......."Don't think you could stop me even if you did page security. Your head of security is working for me and is well aware of what's happened and why I'm here. He's not going to risk jail time for aiding kidnapping and false imprisonment. Secondly, you know Marcus Marcovi is waiting for me to report to him. I don't show up, he'll send somebody looking for me." There was absolutely no truth to either one of those statements.

......."That's why the head of security was thanking you. You paid him off." If Moloney bought that well executed lie, I was sure he fell for the second. "All the proper paperwork is in the file. I've done nothing wrong. I'll call the police."

.......I pulled my digital phone from my jacket. "The call's on me."

.......He didn't reach for the phone.

......."Take me to Nina. Now."

.......Moloney led me to the female patients' wing and took me to Nina's room. The ten-by-ten room was painted a serene blue; painted wrought-iron bars blocked the windows. Nina sat in a chair mesmerized by a rerun of My Three Sons.

......."What drug do you have her on?" I asked.

......."Paxserene, it's a mild anti-psychotic drug," he mumbled to the floor.

.......Just like her license said, she was five-three and weighed about a hundred pounds. The effects of the drug had apparently bleached her vibrant red hair and peach complexion to a fragile orange.

......."Nina, my name is Burleigh Drummond. I'm taking you out of here."

......."I don't want to go home, " she said to William Demarest as Uncle Charley.

......."I'm taking you where you'll be safe." I lifted her from the chair; she was able to walk.

.......When we got to my car I put Nina in the passenger's seat of my car and walked to Moloney. I stuck my face in his. "I saw in the file that you're the doctor who made the at home diagnosis of schizophrenia and recommended commitment."

......."Everything I did is perfectly legal."

.......I rammed my knee into his crotch and stepped back. When he doubled over I pulled off his toupee and tossed it in my car. "Then you shouldn't be scared to report me for assault and theft."

* * * * *

.......I called Richard Dauphin just as the five o'clock news broadcast was about to start. He told his co-anchor to start without him; I respected the gesture. I told him what had happened to Nina, where I found her, and where she was at that moment.

......."Nina's stepmother had her committed? I don't understand. Why would she do that?" he said.

.......Combining Roose's summation, details from Carmen and my knowledge of how New Orleans gears turn, I answered Dauphin.

......."When Theodore Walmsley's first wife died, he rewrote his will. Nina was his only child. If he died before she was twenty-five, the estate would be held in trust until her twenty-fifth birthday. The administrator of the estate was Leonard Roose, who handled Mr. Walmsley's personal business."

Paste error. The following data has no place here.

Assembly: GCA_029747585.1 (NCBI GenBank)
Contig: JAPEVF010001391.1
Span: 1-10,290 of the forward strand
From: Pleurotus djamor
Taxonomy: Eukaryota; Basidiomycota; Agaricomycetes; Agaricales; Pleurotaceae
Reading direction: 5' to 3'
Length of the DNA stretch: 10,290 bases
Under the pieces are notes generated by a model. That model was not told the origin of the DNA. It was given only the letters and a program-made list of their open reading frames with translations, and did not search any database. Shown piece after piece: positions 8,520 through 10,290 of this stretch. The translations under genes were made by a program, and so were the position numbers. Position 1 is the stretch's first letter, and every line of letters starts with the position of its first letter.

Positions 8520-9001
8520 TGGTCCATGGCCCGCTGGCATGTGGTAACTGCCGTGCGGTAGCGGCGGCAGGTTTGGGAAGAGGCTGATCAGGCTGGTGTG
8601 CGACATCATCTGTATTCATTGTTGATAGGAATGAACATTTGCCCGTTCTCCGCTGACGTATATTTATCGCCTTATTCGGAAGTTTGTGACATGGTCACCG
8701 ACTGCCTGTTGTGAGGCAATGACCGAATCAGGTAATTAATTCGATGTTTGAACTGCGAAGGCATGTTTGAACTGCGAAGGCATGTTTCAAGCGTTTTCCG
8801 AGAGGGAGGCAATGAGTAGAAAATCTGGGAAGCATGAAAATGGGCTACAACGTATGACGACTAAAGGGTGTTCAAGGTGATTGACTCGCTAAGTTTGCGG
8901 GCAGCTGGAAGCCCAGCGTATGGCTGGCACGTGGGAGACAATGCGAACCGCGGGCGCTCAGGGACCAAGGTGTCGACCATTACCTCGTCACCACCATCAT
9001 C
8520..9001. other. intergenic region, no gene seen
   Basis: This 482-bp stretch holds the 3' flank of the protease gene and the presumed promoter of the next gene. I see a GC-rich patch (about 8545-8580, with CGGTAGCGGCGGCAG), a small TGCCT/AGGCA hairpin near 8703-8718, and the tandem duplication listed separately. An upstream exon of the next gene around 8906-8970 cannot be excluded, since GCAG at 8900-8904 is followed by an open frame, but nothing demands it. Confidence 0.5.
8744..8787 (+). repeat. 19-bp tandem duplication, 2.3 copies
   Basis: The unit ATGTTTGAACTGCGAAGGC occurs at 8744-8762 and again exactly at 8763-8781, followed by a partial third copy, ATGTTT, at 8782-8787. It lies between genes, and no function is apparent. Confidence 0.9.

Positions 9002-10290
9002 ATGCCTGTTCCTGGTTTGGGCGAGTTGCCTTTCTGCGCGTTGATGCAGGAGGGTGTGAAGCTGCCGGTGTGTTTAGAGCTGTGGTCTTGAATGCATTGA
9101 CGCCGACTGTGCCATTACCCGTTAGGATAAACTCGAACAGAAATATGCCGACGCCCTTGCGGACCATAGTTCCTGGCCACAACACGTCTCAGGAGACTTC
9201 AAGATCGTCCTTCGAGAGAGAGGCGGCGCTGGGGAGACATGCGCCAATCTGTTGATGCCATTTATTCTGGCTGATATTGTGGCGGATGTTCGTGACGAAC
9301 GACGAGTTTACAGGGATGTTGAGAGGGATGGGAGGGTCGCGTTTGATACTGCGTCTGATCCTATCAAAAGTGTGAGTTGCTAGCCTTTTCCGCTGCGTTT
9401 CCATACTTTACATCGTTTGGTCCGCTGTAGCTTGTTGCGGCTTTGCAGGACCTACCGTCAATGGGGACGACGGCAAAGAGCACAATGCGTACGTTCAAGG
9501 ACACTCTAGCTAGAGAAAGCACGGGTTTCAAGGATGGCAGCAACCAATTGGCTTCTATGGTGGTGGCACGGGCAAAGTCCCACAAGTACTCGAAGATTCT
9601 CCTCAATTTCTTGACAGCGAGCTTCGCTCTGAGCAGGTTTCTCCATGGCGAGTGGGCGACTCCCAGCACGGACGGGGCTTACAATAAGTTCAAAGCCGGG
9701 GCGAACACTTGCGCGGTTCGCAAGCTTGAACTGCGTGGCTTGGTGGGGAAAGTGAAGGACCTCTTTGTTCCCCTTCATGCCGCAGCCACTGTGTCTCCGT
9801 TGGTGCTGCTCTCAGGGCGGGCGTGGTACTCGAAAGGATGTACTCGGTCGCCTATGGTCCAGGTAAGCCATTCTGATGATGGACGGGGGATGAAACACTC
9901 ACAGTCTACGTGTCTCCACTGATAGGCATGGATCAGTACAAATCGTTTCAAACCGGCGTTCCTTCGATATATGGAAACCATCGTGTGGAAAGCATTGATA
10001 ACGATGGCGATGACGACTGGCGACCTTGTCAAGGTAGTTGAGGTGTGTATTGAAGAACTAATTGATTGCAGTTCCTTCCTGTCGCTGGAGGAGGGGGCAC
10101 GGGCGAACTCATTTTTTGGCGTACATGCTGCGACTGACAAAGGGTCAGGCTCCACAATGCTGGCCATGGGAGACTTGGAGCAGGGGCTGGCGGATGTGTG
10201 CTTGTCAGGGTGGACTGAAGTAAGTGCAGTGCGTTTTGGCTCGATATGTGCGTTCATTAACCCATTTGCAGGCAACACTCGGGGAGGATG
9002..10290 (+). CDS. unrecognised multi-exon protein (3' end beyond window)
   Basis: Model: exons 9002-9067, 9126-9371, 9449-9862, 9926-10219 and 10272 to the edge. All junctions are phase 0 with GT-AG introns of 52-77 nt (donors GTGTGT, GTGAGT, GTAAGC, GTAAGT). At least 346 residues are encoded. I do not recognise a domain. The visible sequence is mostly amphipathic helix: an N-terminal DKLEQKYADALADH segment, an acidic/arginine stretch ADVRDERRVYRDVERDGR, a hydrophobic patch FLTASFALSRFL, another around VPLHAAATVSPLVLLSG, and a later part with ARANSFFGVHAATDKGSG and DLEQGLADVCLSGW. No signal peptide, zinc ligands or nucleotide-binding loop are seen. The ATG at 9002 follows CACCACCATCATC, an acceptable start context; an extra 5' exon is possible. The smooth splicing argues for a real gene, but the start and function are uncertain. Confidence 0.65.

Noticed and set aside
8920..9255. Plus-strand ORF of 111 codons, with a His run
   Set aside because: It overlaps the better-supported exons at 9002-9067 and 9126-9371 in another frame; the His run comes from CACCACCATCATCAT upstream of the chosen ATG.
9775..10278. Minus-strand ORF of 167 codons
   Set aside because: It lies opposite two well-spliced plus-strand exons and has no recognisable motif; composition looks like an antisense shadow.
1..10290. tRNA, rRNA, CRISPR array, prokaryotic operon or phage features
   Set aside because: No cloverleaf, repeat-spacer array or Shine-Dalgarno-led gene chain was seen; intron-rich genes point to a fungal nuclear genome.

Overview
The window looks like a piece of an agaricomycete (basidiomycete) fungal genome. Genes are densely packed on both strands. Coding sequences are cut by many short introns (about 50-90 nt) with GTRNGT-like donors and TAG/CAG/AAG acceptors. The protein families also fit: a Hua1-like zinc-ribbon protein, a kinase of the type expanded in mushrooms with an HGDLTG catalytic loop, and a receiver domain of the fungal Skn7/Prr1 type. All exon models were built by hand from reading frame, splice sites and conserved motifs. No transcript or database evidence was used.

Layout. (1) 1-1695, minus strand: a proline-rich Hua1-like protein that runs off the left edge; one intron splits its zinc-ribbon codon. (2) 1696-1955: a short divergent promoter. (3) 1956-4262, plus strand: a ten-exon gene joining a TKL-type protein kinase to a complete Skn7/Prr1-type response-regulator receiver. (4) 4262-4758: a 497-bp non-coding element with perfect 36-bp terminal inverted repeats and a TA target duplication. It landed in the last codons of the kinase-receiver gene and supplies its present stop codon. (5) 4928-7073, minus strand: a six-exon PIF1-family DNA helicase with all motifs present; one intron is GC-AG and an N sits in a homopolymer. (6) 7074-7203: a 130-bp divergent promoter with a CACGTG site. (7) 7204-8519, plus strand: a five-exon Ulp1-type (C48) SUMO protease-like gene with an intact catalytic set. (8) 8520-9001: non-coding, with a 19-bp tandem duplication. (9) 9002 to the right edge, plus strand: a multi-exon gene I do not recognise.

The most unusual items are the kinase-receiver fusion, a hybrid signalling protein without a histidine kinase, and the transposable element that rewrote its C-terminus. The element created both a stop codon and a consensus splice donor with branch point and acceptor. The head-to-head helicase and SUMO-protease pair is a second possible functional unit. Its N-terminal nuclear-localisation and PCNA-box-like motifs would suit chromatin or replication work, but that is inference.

......."I understand so far."

......."Mr. Walmsley didn't rewrite the will when he remarried. I don't know why. Maybe he never got around to it. Maybe he had bad vibes about the second wife. Under Napoleonic Code she's only entitled to half of the assets and income accumulated during their three years of marriage. A few hundred thousand out of an estate worth about eleven million."

......."That's a major difference."

......."Walmsley died less than two months before Nina's twenty-fifth birthday. Roose told the widow Walmsley about the will and they concocted a plan to control the estate. I'm not sure who approached whom. But the plan was to have Nina declared incompetent before her birthday, then control could be passed to her stepmother by the administrator. The home diagnosis of schizophrenia and staged altercation at the ball were ploys to circumvent Nina's rights under Napoleonic Code."

......."But since you freed her everything is all right? Her estate is safe?" Dauphin said.

......."Not exactly. I didn't have the authority to take her from CIC, so legally I've kidnapped her. I have to find an agreeable judge before Moloney can find Roose or Walmsley."

* * * * *

.......Agreeable judge ­ the New Orleans dictionary defines that as a judge who is easily bribed or blackmailed. I asked William Johnson to meet me in a private room at the Bombay Club.

.......Judge Johnson posed in a brown leather wingback chair. On the dark paneled wall behind him hung a portrait of Winston Churchill during the Boer War.

......."So you want me to issue a court order saying that young Ms. Walmsley's commitment papers are invalid because Dr. Moloney's examination had no legal standing."

......."Well, that's the concept. You know the legal terms and machinations much better than I do."

......."I don't think anyone understands machinations better than you, my boy." Judge Johnson laughed.

......."You also want some restraining orders to keep Suzanne Walmsley away from her daughter and stepdaughter. I know Suzanne; she's a horrid woman. I can easily believe what you've told me. I could call my clerk and have the paperwork done before you and I drive to my chamber. But..." His honor took a long sip of his vodka Martini.

......."Why should you care?"

......."Exactly."

......."I'd split my fee with you, but I'm not charging on this case."

......."Pro bono from you? Surely this is a first." He ate the olive from his drink. "I hated pro bono when I practiced law; I wouldn't do it unless absolutely forced."

......."I have a friend who covers the political beat for the Times-Picayune. At election time, she could provide positive press about you and negative press about your opponents."